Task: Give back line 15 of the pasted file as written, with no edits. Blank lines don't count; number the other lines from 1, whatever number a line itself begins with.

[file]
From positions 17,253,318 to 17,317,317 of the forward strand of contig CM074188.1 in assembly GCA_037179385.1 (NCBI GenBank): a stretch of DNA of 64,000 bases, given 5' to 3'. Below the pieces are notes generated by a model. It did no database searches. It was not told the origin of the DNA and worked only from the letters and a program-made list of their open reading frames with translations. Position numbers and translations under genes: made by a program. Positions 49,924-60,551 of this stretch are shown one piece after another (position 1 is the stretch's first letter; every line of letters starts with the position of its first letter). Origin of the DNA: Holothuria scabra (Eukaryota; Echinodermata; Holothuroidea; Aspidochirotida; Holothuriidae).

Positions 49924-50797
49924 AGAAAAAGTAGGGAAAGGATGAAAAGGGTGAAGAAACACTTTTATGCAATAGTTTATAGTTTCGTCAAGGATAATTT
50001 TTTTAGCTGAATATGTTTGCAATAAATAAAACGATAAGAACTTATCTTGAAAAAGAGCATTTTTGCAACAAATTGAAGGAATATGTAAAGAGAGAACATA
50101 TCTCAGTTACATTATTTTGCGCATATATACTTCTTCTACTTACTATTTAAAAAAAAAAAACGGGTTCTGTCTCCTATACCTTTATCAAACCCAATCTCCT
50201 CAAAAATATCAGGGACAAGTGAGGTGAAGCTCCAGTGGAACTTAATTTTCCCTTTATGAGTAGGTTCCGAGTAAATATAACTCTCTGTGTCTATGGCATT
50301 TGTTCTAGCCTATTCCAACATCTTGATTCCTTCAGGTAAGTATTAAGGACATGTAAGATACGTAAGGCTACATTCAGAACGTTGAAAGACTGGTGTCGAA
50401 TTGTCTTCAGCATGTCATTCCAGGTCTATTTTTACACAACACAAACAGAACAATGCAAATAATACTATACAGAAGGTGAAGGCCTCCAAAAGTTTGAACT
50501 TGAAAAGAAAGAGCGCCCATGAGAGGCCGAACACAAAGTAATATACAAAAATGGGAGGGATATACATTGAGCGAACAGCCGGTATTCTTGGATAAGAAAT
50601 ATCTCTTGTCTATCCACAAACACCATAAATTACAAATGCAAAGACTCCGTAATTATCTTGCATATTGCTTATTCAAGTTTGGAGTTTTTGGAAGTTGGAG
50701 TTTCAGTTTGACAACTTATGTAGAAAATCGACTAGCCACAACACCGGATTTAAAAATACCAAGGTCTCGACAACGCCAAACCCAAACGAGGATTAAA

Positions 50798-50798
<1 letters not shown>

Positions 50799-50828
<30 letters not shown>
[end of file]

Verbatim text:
<30 letters not shown>